Wounds or Burns
Caustic substances can cause sores or burns on the skin and in the mouth. Many harmful chemicals can irritate their skin and oral cavity if a dog comes into contact with them. Some plants can injure or irritate, especially if they are chewed. Rinsing the affected area can minimize irritation, but it’s still important to contact your veterinarian for further advice.
Pale, Blue, or Yellow Gums
Some toxins affect the mucous membranes of dogs (gums, tongue, eyelids, oral cavity) in ways that can be seen. For example, eating onions can cause anemia and cause gums to appear pale and whiter. Blood loss from rat venom and other bleeding-causing toxins also causes gums to appear pale. Some poisonous herbs and medications that affect the liver can cause the gums to appear yellowish (jaundice). Toxins that affect the cardiovascular or respiratory systems can cause blue-colored gums.
A dog’s face or limbs may swell after exposure to the toxin. Dogs show swelling reaction to snake or insect bites in that area. If you notice swelling in one area of your dog’s body, this may be a problem.
Your dog may become very hyperactive or agitated after ingesting a toxin. This condition usually occurs after eating a stimulant such as chocolate, caffeine, or medication. Conversely, your dog may become depressed or react minimally, especially if your dog has taken sedatives or alcohol. .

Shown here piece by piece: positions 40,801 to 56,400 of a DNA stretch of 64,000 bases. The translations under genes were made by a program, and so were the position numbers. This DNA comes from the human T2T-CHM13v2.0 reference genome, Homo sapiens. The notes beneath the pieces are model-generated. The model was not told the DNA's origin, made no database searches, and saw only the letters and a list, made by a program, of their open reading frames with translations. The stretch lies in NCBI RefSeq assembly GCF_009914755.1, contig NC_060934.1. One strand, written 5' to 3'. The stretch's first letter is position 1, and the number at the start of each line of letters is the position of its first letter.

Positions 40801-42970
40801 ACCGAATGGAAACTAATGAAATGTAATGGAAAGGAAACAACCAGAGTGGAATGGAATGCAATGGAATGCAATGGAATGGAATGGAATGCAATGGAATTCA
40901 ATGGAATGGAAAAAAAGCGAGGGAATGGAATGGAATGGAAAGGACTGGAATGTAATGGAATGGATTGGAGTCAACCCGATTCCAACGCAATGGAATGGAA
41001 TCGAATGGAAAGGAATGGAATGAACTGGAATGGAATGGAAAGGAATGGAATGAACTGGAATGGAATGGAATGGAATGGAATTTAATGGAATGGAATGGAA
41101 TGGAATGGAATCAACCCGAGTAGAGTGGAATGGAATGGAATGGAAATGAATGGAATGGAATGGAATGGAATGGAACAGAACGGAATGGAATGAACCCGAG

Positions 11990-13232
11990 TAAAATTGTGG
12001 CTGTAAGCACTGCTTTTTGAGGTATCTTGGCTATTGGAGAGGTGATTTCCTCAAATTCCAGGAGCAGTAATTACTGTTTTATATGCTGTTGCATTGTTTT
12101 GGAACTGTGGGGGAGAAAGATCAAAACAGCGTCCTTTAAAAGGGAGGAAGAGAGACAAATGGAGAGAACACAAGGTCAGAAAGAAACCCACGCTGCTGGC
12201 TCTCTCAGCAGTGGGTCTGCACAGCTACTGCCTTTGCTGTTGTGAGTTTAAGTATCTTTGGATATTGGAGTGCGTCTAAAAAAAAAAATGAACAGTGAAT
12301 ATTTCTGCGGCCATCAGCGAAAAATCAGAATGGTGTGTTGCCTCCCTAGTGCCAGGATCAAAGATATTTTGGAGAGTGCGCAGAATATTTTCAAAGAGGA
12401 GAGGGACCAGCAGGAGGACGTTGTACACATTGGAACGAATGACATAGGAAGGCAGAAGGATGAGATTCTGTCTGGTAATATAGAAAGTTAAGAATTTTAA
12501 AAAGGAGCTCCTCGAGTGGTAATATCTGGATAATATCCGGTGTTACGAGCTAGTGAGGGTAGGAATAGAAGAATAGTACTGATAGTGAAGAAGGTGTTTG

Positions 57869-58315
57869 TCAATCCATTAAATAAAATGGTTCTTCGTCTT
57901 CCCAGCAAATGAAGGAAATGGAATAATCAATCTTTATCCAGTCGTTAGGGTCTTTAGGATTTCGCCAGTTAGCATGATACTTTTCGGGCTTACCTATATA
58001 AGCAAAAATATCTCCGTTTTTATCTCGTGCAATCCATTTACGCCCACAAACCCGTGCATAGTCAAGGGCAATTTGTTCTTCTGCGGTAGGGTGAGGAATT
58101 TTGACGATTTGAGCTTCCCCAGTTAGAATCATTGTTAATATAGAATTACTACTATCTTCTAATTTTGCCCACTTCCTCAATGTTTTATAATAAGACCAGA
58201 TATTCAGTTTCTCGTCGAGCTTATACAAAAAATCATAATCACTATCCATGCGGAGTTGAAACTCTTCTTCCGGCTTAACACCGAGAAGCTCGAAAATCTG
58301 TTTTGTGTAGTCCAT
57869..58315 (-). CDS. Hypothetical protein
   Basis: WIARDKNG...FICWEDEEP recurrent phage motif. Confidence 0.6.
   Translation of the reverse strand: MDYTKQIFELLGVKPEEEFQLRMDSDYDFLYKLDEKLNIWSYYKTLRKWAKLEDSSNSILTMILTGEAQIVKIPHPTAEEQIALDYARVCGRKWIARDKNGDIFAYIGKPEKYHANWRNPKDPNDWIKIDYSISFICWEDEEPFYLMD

- Diarrhea or blood in the stool (bright red blood or dark black tarry stools)
Vomiting or loss of appetite
seizures or tremors
Behavioral changes (drowsiness or unsteadiness when standing or walking; hyperactivity)
Bruising or bleeding (best found in areas with little or no hair, such as the gums, inside the ear flaps and inside the groin; nosebleeds or bloody urine)
Poisoning can cause a wide variety of effects on your dog’s body. Some may have immediate consequences, while others may have longer-term consequences such as anemia or organ damage. Also, some symptoms such as irregular heartbeat or liver failure will be impossible for you to notice on your own. That’s why it’s so important to take any noticeable symptoms seriously and consult your veterinarian immediately.
What should I do if my dog has been poisoned?
If you think your dog has been poisoned, stay calm and make sure the source of the poison is out of your dog’s reach. If it’s daytime, call your veterinarian immediately and tell him what he ate and how much he ate. If he gives you an instruction to do at home, do as he says. Never try to make your dog vomit without being directed by your veterinarian, as some toxins will cause further damage when re-vomited.
At night, go to the nearest emergency veterinary clinic. When you go, take the product you think your dog has been poisoned with. If it is medicine, the package inserts and the packages of other substances will help the veterinarian. Be sure to provide as much information as possible about the toxicant, including package information (if applicable), when the exposure occurred, how much was swallowed or touched, and any signs your dog shows. You will also need to know the approximate weight of your dog and information about his medical history. List all medications and supplements your dog is taking
If your dog is showing signs of poisoning, there is no time to waste. Getting them to a veterinarian as soon as possible will give them the best chance.
Diagnosing Poisoning in Dogs
Your veterinarian will want to know what is causing the toxicity in your dog, so bring any packaging or item with you, as long as it is safe. Although it is not possible to test for all toxins, analysis of blood samples should help determine the cause.